“I am hoping that viewers will recognize that the delayed recognition of Vivien Thomas’ role in this procedure is not unique to him and that there are many inventors, scientists who are of disadvantaged or underrepresented groups, or women who are underrecognized for their contributions,” said Dr. Wilson-Taylor.
“If your doctor looks like you, there are better outcomes.”
Dr. Wilson-Taylor said that Poly “gave me a well-rounded exposure to academics, athletics, and the arts and a community of diverse backgrounds, which helped to form a sense of self-identity and confidence needed to pursue a career in medicine.”
Aberlin asked Dr. Wilson-Taylor about women and women of color in medical school. She said that when she was a student, half the class was made up of women but the numbers were much less for minorities. “There is a long way to go,” she said and added, “If your doctor looks like you, there are better outcomes.”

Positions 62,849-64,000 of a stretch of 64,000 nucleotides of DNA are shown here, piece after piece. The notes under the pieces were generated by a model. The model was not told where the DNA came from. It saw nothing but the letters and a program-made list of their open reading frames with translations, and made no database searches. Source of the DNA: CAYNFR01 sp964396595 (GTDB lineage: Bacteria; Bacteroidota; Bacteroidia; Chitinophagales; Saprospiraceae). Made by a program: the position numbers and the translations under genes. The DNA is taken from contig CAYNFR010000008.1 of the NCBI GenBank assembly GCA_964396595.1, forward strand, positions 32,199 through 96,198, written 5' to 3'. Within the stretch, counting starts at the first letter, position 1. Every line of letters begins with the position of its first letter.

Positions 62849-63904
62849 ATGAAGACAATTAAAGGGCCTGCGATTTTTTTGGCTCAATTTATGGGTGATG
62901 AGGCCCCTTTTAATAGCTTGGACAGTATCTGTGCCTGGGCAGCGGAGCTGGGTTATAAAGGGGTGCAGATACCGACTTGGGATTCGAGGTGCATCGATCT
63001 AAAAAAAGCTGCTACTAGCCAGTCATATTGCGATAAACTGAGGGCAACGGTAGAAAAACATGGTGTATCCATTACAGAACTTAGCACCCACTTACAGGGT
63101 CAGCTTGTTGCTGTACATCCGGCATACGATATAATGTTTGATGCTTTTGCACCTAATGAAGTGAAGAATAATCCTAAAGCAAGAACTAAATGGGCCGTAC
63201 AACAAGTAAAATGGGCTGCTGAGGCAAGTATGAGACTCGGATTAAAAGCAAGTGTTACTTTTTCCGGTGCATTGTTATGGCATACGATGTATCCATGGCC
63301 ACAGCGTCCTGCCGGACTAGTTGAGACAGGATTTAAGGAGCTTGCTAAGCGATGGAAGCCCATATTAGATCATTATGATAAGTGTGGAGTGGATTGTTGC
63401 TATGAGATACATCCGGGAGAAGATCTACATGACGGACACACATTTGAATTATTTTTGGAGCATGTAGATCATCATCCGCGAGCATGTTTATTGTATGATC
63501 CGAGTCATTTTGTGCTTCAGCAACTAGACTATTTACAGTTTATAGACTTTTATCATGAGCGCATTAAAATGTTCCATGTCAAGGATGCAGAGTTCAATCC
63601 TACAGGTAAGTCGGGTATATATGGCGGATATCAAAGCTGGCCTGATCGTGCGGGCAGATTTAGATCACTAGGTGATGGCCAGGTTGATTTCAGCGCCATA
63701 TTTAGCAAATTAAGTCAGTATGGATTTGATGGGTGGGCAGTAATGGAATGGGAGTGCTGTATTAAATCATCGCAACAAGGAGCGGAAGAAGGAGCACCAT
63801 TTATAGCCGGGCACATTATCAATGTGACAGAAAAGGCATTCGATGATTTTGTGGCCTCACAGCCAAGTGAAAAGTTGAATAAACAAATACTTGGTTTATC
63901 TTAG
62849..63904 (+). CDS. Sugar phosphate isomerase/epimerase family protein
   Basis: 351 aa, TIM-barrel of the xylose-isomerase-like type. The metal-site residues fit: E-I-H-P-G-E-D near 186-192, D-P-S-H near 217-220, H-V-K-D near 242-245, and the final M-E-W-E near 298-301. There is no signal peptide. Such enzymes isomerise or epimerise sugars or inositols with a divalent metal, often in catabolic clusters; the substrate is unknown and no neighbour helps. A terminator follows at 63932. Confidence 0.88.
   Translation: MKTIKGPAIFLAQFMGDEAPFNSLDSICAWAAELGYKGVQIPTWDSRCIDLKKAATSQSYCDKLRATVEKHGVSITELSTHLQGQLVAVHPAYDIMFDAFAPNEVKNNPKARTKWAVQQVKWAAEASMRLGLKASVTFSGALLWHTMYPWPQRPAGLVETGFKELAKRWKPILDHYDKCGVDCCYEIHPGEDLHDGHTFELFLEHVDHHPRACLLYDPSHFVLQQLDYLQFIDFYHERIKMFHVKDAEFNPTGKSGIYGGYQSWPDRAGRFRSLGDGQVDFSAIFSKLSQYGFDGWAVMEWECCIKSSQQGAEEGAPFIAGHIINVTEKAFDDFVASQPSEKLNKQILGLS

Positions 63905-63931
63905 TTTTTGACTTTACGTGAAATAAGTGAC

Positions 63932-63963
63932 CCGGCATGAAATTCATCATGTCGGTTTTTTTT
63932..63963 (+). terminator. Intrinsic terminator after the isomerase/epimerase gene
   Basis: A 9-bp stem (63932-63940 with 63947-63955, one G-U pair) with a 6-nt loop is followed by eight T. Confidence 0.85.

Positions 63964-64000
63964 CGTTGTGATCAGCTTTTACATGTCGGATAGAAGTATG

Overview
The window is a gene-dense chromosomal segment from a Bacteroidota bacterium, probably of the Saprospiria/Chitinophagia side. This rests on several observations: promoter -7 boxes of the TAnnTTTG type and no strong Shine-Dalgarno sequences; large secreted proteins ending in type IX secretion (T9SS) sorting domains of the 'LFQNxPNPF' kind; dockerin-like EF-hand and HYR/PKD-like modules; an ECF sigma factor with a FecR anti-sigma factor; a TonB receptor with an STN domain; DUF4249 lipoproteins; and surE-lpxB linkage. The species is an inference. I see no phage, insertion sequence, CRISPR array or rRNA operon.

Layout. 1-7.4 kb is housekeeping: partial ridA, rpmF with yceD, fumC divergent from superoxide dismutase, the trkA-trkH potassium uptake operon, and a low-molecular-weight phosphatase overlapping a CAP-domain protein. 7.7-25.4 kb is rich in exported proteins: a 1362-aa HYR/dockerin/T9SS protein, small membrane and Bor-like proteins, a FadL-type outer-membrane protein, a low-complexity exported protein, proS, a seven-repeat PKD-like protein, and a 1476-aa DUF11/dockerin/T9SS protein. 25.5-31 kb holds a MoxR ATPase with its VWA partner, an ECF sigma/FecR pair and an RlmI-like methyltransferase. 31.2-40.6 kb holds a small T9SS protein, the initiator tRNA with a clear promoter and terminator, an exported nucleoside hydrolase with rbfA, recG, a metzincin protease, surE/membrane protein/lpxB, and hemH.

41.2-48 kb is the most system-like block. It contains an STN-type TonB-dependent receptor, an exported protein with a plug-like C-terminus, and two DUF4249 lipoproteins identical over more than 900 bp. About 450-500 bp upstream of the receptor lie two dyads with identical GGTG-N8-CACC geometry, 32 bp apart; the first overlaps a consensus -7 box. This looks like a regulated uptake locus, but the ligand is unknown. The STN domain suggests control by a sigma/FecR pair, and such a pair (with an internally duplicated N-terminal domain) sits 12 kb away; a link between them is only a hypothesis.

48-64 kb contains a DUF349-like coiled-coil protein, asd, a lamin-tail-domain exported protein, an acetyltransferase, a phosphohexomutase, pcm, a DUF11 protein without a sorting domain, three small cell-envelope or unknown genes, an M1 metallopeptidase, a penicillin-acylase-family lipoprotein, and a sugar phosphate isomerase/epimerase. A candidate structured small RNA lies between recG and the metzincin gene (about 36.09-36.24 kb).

Dr. Alyson Fox ’96, a transplant hepatologist, attended Johns Hopkins University, where Something the Lord Has Made was filmed and answered some questions in advance. “One of the revolutionary things that happened here,” she said of the surgery, “was that they shunted—diverted blood flow—in order to work on an organ, kind of like leaving the car on while fixing the engine—this was groundbreaking! This principle of diverting flow holds true today and is used to manipulate physiology in many life-saving procedures.”
Both Dr. Wilson-Taylor (Weill Cornell Medicine) and Dr. Fox (Columbia University Medical Center) are on the faculty of medical schools. Robinson asked a question from the audience: “What does the future hold for people of color in medicine?” Dr. Fox said that medical schools “should use this movie in medical school. It will be a push to get students of color into medical school.”